Much like other types of childbirth-preparation classes, prenatal yoga is a multifaceted approach to exercise that encourages stretching, mental centering and focused breathing. Research suggests that prenatal yoga is safe and can have many benefits for pregnant women and their babies.
Prenatal yoga can:
Prenatal yoga can also help you meet and bond with other pregnant women and prepare for the stress of being a new parent.
There are many different styles of yoga — some more strenuous than others. Prenatal yoga, hatha yoga and restorative yoga are the best choices for pregnant women. Talk to the instructor about your pregnancy before starting any other yoga class.
Be careful to avoid hot yoga, which involves doing vigorous poses in a room heated to higher temperatures. For example, during the Bikram form of hot yoga, the room is heated to approximately 105 F (40 C) and has a humidity of 40 percent. Hot yoga can raise your body temperature too much, causing a condition known as hyperthermia.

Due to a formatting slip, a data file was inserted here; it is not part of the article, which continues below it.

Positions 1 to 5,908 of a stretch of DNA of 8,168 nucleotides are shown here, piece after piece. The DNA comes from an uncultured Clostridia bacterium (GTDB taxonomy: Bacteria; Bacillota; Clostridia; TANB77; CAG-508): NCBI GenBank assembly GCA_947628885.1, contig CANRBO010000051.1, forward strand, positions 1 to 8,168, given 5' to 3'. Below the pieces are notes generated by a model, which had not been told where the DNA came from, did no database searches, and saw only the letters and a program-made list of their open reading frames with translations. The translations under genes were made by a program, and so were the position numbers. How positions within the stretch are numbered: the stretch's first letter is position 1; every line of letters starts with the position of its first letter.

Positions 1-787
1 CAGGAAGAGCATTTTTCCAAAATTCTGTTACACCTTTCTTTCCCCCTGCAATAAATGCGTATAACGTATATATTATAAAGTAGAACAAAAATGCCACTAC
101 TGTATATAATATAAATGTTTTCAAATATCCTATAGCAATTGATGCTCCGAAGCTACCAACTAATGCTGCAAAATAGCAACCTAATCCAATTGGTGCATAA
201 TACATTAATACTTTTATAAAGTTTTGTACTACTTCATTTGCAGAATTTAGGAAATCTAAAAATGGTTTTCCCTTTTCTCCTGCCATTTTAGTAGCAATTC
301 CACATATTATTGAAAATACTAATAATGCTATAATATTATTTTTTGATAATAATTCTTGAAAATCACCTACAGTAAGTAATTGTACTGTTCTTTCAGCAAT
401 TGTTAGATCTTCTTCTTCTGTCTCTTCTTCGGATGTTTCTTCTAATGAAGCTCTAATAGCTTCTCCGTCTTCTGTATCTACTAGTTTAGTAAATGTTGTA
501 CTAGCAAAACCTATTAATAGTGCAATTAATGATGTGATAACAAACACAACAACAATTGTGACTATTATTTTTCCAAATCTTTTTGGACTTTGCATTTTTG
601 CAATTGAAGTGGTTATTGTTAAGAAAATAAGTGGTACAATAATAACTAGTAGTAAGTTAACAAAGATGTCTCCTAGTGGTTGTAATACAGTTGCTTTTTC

To protect your health and your baby's health during prenatal yoga, follow basic safety guidelines. For example:
Avoid certain postures. When doing poses, bend from your hips — not your back — to maintain normal spine curvature. Avoid lying on your belly or back, doing deep forward or backward bends, or doing twisting poses that put pressure on your abdomen. You can modify twisting poses so that you only move your upper back, shoulders and rib cage.
As your pregnancy progresses, use props during postures to accommodate changes in your center of gravity. If you wonder whether a pose is safe, ask your instructor for guidance.
Don't overdo it. Pay attention to your body and how you feel. Start slow and avoid positions that are beyond your level of experience or comfort. Stretch only as far as you would have before pregnancy.
If you experience any pain or other red flags — such as vaginal bleeding, decreased fetal movement or contractions — during prenatal yoga, stop and contact your health care provider.
Look for a program taught by an instructor who has training in prenatal yoga. Consider observing a class ahead of time to make sure you're comfortable with the activities involved, the instructor's style, the class size and the environment.